We've developed a fairly comprehensive 3-tier data model app that includes all of our company's products, channels, sales transaction data, account balance data, etc. For our end-user apps, we then just do a binary load from that 3-tier data model. The problem we have is that most of our apps focus on specific products, channels, etc. - meaning we don't need every bit of data in our 3-tier data model.
So we end up doing a data reduction step in our end-user apps, to subset the data down to just what we need. Removing data model width (tables, columns, etc.) is easy - we can quickly and easily drop whole tables we don't need, drop unneeded fields, etc. using drop statements.
Reducing the "depth" of the data has been problematic, though. When we want to build an app for a specific product, for example, we typically reload the main dimension table using a resident load, and use a where clause to limit the data. Unfortunately, that leaves us with a lot of orphan fact table data: sales transactions for other products, account balances for accounts no longer included, etc. So when we put up a KPI showing Total Sales YTD, for example, the KPI includes all that orphan data and overstates the total.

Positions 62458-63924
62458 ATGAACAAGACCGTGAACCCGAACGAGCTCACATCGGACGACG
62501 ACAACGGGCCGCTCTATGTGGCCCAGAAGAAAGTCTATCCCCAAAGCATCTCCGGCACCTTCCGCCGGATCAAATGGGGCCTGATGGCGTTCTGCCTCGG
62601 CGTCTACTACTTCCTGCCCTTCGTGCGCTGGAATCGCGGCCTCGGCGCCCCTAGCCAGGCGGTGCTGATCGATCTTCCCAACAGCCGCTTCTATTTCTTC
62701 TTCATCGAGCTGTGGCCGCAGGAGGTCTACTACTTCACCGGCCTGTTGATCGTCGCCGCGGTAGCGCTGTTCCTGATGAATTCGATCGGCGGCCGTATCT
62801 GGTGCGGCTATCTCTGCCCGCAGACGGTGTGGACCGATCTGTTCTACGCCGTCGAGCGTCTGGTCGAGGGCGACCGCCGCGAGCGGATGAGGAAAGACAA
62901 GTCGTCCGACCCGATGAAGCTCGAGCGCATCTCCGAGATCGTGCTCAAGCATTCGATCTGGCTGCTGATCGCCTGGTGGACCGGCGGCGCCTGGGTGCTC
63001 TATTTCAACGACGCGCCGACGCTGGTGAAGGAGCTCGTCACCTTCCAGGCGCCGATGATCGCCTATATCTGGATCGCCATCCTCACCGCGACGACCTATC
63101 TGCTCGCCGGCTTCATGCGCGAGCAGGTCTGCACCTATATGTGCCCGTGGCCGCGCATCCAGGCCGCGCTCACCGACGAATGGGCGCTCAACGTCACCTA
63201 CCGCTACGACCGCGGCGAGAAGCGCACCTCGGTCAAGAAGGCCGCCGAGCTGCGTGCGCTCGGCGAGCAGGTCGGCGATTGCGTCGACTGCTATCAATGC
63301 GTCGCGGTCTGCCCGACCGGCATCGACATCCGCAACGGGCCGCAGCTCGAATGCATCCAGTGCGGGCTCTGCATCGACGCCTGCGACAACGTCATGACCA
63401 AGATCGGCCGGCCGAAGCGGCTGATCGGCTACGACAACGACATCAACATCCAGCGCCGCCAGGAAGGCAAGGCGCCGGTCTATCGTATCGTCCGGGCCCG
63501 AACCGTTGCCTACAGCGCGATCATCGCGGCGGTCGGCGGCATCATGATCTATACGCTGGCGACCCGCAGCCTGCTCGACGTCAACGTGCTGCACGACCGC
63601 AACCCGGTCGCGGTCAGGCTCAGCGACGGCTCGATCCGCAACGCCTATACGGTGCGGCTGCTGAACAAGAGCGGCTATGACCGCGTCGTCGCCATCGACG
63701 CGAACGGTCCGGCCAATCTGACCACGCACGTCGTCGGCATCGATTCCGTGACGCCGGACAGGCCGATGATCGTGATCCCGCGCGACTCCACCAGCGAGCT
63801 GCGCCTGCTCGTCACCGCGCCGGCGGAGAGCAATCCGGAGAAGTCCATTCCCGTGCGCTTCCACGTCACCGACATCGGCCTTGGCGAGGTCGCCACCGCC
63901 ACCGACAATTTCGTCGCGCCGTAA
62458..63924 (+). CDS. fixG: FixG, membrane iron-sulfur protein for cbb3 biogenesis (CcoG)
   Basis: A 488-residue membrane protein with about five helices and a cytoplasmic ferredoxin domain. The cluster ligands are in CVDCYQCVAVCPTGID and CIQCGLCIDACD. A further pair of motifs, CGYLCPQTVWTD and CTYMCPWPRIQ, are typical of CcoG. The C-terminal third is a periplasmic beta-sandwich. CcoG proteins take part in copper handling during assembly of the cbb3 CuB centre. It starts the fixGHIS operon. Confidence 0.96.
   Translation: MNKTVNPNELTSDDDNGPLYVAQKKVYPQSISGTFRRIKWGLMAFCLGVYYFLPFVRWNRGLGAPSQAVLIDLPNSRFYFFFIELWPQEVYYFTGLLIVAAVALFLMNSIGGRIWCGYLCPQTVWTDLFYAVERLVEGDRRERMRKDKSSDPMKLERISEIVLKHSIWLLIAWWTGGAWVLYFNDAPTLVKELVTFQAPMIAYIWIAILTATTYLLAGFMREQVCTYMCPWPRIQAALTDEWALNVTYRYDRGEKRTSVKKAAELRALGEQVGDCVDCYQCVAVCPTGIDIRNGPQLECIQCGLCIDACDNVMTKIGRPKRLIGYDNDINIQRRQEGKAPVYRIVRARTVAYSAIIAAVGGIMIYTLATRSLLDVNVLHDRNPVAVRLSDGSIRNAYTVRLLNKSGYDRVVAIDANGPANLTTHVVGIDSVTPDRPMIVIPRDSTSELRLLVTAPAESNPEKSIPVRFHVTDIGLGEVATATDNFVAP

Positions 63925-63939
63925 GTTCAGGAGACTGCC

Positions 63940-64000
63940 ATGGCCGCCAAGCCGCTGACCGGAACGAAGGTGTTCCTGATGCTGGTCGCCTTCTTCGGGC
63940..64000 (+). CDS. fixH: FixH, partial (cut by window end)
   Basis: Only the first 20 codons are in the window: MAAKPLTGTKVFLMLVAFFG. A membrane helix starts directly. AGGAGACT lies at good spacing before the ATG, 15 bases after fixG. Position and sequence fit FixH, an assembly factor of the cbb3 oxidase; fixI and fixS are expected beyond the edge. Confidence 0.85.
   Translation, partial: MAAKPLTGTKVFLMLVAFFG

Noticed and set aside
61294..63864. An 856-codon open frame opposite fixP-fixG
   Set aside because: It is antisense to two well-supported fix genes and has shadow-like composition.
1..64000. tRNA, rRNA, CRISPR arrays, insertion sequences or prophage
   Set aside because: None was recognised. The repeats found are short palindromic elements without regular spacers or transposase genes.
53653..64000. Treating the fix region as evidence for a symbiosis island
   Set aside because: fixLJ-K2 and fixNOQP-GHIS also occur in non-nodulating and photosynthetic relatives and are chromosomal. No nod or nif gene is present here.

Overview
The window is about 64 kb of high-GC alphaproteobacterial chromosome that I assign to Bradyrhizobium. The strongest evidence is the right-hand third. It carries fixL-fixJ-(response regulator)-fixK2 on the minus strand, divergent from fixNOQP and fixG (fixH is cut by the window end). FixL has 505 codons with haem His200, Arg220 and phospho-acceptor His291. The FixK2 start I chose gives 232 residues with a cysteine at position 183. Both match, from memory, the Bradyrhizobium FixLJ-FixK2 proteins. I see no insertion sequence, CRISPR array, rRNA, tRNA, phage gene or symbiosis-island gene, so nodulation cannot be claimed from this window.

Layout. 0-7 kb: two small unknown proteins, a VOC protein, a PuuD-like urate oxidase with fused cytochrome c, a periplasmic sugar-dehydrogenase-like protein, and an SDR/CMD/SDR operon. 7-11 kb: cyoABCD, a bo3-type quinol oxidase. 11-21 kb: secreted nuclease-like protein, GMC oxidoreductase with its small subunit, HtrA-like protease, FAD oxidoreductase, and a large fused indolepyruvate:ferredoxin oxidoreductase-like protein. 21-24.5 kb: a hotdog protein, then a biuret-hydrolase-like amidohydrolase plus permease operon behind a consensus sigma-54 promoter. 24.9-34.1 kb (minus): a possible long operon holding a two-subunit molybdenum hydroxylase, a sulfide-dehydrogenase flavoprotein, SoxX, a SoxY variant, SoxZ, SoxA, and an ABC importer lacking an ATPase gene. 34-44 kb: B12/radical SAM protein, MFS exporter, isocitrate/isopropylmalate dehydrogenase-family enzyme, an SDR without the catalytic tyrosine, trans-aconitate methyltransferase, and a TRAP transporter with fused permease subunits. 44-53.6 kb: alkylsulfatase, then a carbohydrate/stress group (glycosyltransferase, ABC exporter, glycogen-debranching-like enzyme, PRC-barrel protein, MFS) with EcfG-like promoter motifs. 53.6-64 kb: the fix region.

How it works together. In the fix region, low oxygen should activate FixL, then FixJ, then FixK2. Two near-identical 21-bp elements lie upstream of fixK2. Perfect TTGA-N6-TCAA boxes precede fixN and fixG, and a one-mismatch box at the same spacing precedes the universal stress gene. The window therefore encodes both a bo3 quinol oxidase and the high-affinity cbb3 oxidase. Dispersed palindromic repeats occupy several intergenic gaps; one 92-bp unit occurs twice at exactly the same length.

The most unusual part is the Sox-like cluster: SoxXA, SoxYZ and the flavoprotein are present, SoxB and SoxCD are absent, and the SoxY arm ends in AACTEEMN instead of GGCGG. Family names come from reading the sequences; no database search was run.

We would rather not have to do a lot of set analysis coding in measures in the app, so we've been trying to use code in the load script to remove the orphan data from the various fact tables. We've been using right joins to do this - but it's code I found online somewhere and I don't really understand how or why it works - and the problem is that it doesn't always seem to work:
//Reduce overall data model to Product A.
//Filter main dimension table down.
NOCONCATENATE load *
where Product='Product A';
DROP TABLE Main_Dimension_Table;
Rename Table Main_Dimension_Table_New to Main_Dimension_Table;
//Do right join with Sales Data to get rid of records that aren't in the main dimension table.
right Join (SalesData)
So my question is: Is the above code the best way to reduce data after a binary load, or are there better alternatives?